• LB

Factory 45

Updated: May 6

A Few months ago I spoke with Shannon Lohr, the amazing founder of Factory45 where she works with entrepreneurs to launch clothing companies that are ethically and sustainably made. These better clothing options for consumers are now available all in one place: a recently launched, one stop shop - Market45.



Shannon got her start in 2010 when she co-founded {r}evolution apparel, a sustainable clothing company for female travelers and minimalists that was featured in The New York Times, Forbes.com and Yahoo! News.


To date, she has worked with over 200 entrepreneurs in the sustainable fashion space, many of whom have gone on to launch some of the most transparent supply chains in the fashion industry. Shannon has worked as a consultant for crowdfunding projects that have surpassed their goal amounts by as much as 300%, and has worked closely with startup apparel companies from all over the world to create ethically-made products with a focus on environmentally-friendly materials and transparent supply chains. Shannon is a strong advocate for increasing supply chain transparency through sourcing, localization and storytelling. She’s been named a thought leader for the future of fashion by Triple Pundit, and she writes frequently about conscious consumerism and the intersection of fashion and environmentalism.




The word SUSTAINABILITY has been quite over-used in the past few years. What does sustainability mean to you?


For me, sustainability means doing the least amount of harm to people and planet as possible. When it comes to the fashion industry there is no such thing as "perfectly sustainable" - if you're making something new, then it has an impact. The goal is to lessen that impact and improve upon your supply chain whenever and wherever possible.


What inspired you to start a SLOW fashion journey?

I started a clothing company back in 2010 and learned very quickly how damaging the fashion industry is to people and planet. I told myself that if I was going to start a business, then it would do more good than harm. Along that journey, I started to clean up my wardrobe with the more I learned about about the traditional fashion industry and then that snowballed into becoming a vegetarian, an always-aspiring minimalist, wearing only clean, non-toxic beauty products, reducing my use of plastic, and the list goes on.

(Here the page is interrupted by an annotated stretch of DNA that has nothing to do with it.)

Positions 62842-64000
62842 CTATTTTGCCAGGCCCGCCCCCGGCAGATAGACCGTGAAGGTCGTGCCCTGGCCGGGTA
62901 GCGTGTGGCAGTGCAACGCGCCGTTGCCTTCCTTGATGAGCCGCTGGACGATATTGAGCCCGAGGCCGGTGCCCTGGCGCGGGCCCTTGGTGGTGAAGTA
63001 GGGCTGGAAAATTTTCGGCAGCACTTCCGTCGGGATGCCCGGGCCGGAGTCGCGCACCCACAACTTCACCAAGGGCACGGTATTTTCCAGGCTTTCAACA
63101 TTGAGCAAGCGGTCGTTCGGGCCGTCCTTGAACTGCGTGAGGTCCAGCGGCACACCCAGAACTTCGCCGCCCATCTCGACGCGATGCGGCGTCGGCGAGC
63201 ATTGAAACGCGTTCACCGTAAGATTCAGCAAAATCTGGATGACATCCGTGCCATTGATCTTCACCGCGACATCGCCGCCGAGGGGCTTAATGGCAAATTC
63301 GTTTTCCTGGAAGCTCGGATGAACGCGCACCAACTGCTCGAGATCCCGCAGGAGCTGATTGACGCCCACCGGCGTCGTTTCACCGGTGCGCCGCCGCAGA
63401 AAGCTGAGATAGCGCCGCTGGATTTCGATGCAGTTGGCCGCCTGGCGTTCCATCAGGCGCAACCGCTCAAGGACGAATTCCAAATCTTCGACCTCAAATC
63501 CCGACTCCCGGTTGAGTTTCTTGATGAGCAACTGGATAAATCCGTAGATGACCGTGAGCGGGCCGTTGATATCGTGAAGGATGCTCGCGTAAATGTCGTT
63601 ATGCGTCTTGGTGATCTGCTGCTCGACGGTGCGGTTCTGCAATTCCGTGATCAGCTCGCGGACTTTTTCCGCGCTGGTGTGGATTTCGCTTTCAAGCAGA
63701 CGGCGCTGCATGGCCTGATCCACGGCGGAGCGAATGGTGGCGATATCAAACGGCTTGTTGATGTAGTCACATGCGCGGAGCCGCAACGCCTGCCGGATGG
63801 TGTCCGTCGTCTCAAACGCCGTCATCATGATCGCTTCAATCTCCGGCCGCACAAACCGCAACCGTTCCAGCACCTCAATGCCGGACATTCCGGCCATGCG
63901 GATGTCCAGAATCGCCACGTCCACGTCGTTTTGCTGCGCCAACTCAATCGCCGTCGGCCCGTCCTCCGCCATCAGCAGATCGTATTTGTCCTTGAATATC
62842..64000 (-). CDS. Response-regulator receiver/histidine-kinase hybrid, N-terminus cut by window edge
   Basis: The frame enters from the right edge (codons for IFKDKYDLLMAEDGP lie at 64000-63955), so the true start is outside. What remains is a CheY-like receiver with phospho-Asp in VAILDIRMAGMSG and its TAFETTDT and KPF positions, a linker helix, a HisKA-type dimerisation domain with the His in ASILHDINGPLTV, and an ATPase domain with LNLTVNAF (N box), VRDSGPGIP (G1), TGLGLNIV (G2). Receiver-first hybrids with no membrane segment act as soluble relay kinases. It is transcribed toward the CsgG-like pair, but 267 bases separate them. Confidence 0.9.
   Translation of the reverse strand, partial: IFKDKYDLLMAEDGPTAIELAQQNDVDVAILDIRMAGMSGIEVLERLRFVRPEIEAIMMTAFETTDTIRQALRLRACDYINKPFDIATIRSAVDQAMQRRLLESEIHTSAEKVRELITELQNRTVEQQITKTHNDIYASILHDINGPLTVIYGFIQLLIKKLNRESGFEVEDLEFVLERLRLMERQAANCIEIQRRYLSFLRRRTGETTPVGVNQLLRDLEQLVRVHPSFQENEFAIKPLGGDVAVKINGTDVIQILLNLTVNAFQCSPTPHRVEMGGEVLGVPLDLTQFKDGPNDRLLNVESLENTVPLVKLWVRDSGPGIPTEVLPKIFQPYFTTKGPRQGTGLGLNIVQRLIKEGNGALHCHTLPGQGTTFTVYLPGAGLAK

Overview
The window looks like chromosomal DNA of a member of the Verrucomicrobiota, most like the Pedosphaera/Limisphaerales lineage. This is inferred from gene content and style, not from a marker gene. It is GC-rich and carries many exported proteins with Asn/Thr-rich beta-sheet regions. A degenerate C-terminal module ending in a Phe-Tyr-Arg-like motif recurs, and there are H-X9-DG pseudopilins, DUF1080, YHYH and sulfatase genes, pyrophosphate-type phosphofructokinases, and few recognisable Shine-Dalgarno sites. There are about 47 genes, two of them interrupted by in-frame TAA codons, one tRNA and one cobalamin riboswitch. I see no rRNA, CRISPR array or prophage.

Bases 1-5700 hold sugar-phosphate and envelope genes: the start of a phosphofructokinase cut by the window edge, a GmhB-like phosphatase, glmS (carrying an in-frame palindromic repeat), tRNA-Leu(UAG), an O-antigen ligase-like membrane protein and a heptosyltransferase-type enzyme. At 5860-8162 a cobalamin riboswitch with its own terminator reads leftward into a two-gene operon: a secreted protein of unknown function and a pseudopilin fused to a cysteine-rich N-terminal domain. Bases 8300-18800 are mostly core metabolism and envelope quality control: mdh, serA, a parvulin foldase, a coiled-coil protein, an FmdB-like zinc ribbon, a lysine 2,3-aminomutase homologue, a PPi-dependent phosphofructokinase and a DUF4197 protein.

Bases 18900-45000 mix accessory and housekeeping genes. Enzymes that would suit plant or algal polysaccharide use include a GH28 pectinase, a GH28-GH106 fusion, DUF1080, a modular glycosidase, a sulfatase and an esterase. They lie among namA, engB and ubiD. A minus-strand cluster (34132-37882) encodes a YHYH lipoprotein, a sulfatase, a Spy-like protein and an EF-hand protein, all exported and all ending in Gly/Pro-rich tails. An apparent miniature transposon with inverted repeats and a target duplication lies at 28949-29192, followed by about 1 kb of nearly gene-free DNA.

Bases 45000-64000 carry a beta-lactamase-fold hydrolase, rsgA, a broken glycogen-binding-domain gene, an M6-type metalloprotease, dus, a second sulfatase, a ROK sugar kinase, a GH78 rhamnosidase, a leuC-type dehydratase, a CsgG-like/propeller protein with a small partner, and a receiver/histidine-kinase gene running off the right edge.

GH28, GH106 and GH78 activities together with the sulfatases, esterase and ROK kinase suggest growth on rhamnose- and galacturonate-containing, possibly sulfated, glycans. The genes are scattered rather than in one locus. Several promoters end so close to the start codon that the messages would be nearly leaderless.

What has been the most challenging part of running a sustainable business?

Communicating the value of sustainable and ethical fashion and why it costs significantly more than fast fashion.





What is the most socially positive project you have ever worked on?

With each new sustainable fashion brand that launches through Factory45, I feel part of a collective project that is making a significant impact on the fashion industry.


How do you encourage your friends to integrate sustainable practices in their homes and lives?

Leading by example. After many years of trying to "argue my point" I've learned that the best way to encourage change is to lead by example and answer questions from people who are genuinely curious.

Change is made by small intentional steps.

If you could give someone just one advice to live more sustainably what would it be?

Start with one thing. Whether it's your wardrobe, the food you eat, the beauty products you use, recycling and composting, or something else -- choose one thing to improve and once you feel like you've permanently changed your habits around that one thing, then move into the next thing. Change is made my small intentional steps.



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